Going to college can be a rewarding experience, but only if you can put in the effort to succeed. For some people, this is easier said than done.
Between class time, homework and big projects, staying motivated in college can often be a challenge. Even if you enter college with big dreams and high expectations, as time marches on and responsibilities increase, this excitement can get diluted.
With these three tips, you can avoid the perils of procrastination and remain motivated throughout your college career.
1. Reward Your Accomplishments
Looking for something to celebrate? Recent studies show that under some conditions, rewards are proven to enhance people’s motivation and performance.
College is the perfect place to use the power of rewards to boost your morale and motivation. Take some time on a daily basis to identify and take note all of your successes and wins—no matter how small they might be. Create unique and fun ways to reward yourself for your efforts and accomplishments: take a walk, get a snack, watch a YouTube video. Do whatever makes your feel satisfied with yourself and encourages you to move on to the next project with more vim and vigor.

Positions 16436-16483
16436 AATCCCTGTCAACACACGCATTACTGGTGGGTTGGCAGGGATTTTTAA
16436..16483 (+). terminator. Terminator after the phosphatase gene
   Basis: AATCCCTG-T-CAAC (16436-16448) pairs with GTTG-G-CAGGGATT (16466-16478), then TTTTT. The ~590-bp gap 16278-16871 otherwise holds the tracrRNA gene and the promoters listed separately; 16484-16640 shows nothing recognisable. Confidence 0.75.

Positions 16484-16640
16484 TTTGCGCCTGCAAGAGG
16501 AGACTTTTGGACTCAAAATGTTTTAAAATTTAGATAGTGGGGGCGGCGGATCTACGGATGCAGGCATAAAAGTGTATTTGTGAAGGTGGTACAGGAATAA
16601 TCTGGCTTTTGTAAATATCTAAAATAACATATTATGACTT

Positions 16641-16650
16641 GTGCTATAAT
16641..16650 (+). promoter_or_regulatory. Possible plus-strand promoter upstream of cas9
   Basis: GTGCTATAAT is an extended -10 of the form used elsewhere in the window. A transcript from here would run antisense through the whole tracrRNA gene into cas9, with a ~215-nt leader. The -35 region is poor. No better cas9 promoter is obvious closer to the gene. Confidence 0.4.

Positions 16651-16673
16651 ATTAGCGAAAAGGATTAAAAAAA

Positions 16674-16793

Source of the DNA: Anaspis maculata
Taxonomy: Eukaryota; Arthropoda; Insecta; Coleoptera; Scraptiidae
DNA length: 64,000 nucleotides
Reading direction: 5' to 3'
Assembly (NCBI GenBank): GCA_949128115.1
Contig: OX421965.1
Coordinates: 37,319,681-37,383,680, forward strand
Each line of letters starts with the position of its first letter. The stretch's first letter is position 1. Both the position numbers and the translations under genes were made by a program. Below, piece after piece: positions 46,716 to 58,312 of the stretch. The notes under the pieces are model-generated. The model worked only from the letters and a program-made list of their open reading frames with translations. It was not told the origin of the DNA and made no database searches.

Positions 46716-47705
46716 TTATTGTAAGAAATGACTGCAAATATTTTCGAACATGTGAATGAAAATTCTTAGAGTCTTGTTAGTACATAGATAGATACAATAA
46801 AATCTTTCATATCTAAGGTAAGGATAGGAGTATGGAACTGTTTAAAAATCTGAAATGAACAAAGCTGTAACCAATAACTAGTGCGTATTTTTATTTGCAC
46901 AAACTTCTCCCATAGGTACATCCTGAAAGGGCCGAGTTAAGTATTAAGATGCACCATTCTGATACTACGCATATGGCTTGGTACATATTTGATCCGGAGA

2. Remind Yourself of the Big Picture
When you come to a point where you feel unmotivated or uninspired, re-engage and remind yourself of the big picture. Why did you want to go to college in the first place? What inspires you to strive to reach your goals?
Consider making collage from magazine cut-outs to help remind you of what your future will look like if you persevere through the struggles of college. By recapturing that initial excitement, energy, and enthusiasm, you’ll find that your motivation will begin to rise again and propel you to further succeed.
3. Surround Yourself With Support
One of the perks of college is that you don’t have to go through it alone. Chances are there are other students who have struggled with motivation issues and can give you advice on how to navigate your way through it. Try getting involved on campus for more opportunities to meet like-minded students. Your dean, instructors or academic advisor will have some suggestions on how to get involved.
Along with other students, you can also turn to friends and family for additional support. Let them know that you’re struggling with demotivation and ask them to help and support you as you work through new ideas and strategies to become more motivated.
Whether you have a high school GED, some college credit, or are interested in switching careers, consider enrolling at Stevens-Henager College, where we support students through their college programs. With in-class and online courses, you can tailor your college education to fit your lifestyle.